At high tide, dozens of colourful sauterelles - toy-like shrimpers - navigate tricky channels to sail out to sea, while kayaks and canoes head in the other direction to explore the farthest corners of these pristine wetlands. When the tide goes out, the bay looks at first like an endless desert. Yet on closer view, it is alive with movement. Fishermen dig in the sand for clams, duck hunters trek out to their hides, shepherds lead their herds to graze on the salty grass exposed at every low tide, and thousands of migrating birds flit back and forth. This was where William the Conqueror hid his fleet before sailing over to England in 1066, and today it remains unspoilt, undeveloped and still undiscovered.

The Somme's bay stretches round for 14km, and each side is markedly different. Saint-Valery-sur-Somme is very much a picture-postcard village, with fishing and sailing boats bobbing in the port, medieval ramparts, a gothic church, and a long waterside boardwalk lined with 19th-century villas, artistic retreats for the likes of Victor Hugo, Jules Verne, Sisley and Degas. Until recently, the obvious place to stay was the Guillaume de Normandy Hotel, a Victorian folly with great views over the bay built by an Englishman. But Saint-Valery now has some brilliant B&Bs. The Deloison family are well-known local antique dealers who not only offer stylish, elegantly decorated rooms above their boutique, but have also transformed an ancient wooden boat-house into a cool space that has featured in French design magazines. Anne Mancaux, an art curator, has opened her B&B, L'Usage du Monde, in a sumptuous mansion, which also doubles as an art gallery with artists-in-residence.

Saint-Valery is not great for eating out - all the best restaurants are over on the Le Crotoy side of the bay - but there are plenty of simple brasseries on the waterfront serving locally caught prawns and crabs, turbot,sole and the local speciality, mussels.

Saint-Valery is the best base for exploring the bay. From here, you can kayak, horse ride, follow the narrow road that hugs the perimeter by car or bike, take an ancient steam train or go up in a hot-air balloon. But once a day, at low tide, the most unforgettable experience is to join a nature walk that takes you right across to Le Crotoy.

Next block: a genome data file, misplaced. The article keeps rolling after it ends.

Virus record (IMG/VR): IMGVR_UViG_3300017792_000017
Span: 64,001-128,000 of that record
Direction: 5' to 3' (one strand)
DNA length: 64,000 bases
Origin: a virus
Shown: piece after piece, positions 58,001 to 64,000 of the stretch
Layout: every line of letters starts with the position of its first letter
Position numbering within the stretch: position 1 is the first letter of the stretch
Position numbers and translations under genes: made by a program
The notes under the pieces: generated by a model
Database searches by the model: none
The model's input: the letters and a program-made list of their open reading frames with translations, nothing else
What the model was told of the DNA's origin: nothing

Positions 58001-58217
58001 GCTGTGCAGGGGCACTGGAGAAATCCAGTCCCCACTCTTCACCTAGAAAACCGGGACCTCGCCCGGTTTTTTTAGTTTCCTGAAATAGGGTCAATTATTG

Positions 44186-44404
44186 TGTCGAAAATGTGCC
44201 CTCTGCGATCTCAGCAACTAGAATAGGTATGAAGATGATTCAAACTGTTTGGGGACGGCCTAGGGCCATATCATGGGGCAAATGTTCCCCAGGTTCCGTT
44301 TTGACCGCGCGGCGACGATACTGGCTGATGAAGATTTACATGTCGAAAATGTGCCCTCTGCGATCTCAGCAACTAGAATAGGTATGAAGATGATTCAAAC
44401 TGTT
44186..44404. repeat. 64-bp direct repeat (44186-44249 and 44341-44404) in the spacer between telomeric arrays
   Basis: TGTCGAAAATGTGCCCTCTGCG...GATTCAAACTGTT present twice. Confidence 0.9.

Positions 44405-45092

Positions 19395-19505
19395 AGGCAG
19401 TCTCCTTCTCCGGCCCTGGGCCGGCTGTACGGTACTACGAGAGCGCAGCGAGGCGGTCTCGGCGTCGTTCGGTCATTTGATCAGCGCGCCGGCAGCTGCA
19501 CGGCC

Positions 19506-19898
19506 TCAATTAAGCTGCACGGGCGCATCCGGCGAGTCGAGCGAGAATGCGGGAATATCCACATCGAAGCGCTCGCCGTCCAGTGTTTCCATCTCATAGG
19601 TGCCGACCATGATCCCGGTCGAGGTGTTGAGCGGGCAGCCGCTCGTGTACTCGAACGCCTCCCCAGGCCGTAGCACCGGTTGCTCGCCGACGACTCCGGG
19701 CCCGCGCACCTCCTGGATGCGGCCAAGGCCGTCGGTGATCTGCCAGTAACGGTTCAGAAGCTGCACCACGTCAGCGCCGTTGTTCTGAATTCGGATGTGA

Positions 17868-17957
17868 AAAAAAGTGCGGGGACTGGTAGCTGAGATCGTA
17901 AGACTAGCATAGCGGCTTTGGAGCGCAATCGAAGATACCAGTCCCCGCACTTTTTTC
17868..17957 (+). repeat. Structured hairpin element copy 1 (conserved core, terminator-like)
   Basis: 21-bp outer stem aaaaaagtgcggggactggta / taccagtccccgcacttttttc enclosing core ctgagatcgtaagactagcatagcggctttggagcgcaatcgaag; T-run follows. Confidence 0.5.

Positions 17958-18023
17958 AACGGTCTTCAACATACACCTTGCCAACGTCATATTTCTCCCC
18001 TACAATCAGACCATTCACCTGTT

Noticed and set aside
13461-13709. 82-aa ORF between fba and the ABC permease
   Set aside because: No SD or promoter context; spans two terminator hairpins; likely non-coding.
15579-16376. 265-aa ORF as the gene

Although the bay looks deceptively flat, be prepared for a strenuous three-hour trek. The guides kit everyone out in wellingtons, and these are very necessary as you start clambering through gulleys and up steep grassy mini-cliffs, known as "micro falaises", often sinking into thick mud. Arriving at Le Crotoy, the view is dominated by a huge, 19th-century hotel looking out over the bay. Called Les Tourelles because of its tall towers, this is a wonderfully stylish place to stay, looking more like a fashionable holiday retreat in the Hamptons on Long Island. Its terrace has the ultimate view over the bay and is perfect for sunset cocktails or a romantic dinner.

Eating out is one of big attractions around here, especially if you reserve at La Marinière. The place looks like a simple bistro, but the genial owner-chef, Marie Ange, creates delicious dishes in her tiny kitchen like a rack of "pre-sale" lamb that has grazed for a minimum of 120 days on the bay's salty grass, tiny lisette mackerel marinated in vinegar and onions, or queudière d'pichons, a Picardy fish stew served with tiny rattes potatoes from Le Touquet.

Alternatively, a jolly Scotswoman, Pippa Derbyshire, has opened up Le Relais de la Baie, a cafe-cum-art gallery serving bio salads and sandwiches, while La Clé des Champs is a serious gourmet restaurant with an outstanding wine cellar specialising in Burgundy and Bordeaux vintages at incredibly low prices.

Anyone interested in wildlife will not be able to leave before visiting Le Marquenterre, a 220-hectare protected park of windswept dunes that begins just as the bay peters out past Le Crotoy. This is a temporary home for more than 300 species of migratory birds that stop off when flying between Russia, Africa and the Arctic. Those up for another nature trek can take a fascinating 7km marked walk through the park. A tempting alternative for bargain hunters looking for a more relaxed afternoon is to ask at the tourism office for details about the location of each weekend's rederie. This is the local term for a boot sale, where hundreds of stands filled with antiques and bric-a-brac are set up in a village field for the day; it is impossible to go home without buying something.